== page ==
It’s time for our campus to face the music — and that means providing students with the room to hear it.

While a host of undergraduate music groups like to jam out — including a small army of a cappella groups and a range of formal choral and instrumental groups — the university has not been a top backer of the various independent student bands and artists on campus. Now, however, it has an opportunity to step up and showcase this talent by allocating the proper space in the New South Student Center, which is currently in its planning phase.

While Georgetown isn’t particularly known for its music culture, it secretly boasts a crop of talented students. Over the last year, Tate Tucker, the campus’s own rap sensation, has gained wide recognition and Internet hype, releasing his first album this past April, “Blue Dreams” and performing at on-campus events like last Friday’s Mr. Georgetown Pageant. The recently created Georgetown University Hip-Hop Association brings together hip-hop aficionados to write, record and share their music. Likewise, The Guild of Bands, a consortium of student bands within the Department of Performing Arts, puts on events like the Fall Band Blast and entertains the crowds on Georgetown Day. In the past, WGTB Georgetown Radio has also been known to promote student musicians through concerts.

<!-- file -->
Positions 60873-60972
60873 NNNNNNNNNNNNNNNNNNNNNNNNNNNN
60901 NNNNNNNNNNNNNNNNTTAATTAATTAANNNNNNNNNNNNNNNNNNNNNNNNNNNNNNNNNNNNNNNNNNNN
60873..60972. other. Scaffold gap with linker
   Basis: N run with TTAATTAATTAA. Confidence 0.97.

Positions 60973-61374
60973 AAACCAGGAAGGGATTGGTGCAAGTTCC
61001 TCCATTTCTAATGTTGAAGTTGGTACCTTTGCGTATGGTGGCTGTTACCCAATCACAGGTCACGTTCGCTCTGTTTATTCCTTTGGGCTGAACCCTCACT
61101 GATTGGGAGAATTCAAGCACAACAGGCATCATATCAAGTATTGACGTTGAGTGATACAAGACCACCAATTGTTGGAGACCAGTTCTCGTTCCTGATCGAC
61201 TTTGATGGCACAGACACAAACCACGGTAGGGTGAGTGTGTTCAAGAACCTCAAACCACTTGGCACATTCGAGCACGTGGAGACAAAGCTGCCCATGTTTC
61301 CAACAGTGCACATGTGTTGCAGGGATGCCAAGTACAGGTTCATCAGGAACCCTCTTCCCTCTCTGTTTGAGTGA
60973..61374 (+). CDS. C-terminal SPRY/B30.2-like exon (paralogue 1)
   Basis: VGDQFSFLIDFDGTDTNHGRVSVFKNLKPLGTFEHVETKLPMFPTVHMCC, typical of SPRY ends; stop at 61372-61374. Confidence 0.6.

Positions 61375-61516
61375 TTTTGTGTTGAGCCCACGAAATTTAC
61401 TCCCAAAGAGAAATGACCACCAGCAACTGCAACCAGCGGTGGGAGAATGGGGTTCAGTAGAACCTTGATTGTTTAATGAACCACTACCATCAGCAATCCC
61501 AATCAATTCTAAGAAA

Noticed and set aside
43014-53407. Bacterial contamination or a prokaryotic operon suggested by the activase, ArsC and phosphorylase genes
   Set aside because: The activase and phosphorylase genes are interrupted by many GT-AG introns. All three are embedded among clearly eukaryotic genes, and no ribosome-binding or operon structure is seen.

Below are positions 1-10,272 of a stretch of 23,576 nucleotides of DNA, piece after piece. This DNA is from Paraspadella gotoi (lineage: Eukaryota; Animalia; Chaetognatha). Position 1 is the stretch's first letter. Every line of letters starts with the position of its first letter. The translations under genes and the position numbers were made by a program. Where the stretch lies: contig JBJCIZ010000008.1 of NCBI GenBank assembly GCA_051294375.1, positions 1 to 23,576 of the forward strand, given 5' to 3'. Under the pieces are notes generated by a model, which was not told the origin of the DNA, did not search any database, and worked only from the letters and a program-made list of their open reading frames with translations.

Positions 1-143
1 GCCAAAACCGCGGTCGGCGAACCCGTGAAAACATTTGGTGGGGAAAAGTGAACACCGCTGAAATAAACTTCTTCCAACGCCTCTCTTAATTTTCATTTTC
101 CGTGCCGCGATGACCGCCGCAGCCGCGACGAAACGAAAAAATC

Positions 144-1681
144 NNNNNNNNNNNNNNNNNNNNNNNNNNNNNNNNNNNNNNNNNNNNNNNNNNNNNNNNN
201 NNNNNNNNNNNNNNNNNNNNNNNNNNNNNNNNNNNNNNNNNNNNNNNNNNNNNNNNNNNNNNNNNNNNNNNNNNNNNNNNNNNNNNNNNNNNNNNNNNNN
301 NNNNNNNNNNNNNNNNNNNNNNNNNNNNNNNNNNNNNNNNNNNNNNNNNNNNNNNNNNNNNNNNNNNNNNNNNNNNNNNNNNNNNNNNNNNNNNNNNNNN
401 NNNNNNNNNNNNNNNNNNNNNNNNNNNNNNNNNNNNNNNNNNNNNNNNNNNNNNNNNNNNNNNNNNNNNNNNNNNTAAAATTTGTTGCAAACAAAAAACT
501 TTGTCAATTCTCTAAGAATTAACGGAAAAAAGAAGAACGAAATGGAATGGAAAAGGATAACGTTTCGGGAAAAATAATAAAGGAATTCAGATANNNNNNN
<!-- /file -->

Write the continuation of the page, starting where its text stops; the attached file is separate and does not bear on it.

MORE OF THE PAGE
As with all student groups here, the biggest limiting factor for a vibrant music culture is space. While Gaston Hall, McNeir Auditorium and Davis Performing Arts center are adequate venues for formal performances, informal showcases of talent are impossible with the current setup.

The university has the opportunity to cultivate a larger musical culture by allocating room in the New South Student Center. The outlined large multipurpose room and proposed pub have the potential to attract a large number of students for a potential rise in live musical performances in a central student space.

Concurrently, improvements can be made to many of the informal practice spaces already in existence, particularly the ones in New South. GUSA must consider using some of the SAFE Reform funds to renovate music practice rooms currently within New South, as the current proposal does not call for a reworking of this area in the meantime.

The limited room for casual practice and performance has allowed artists to disappear from the radar of campus life. Before the music scene fades entirely, administrators need to recognize that having some more room to work with will help Georgetown’s undercover superstars shine.

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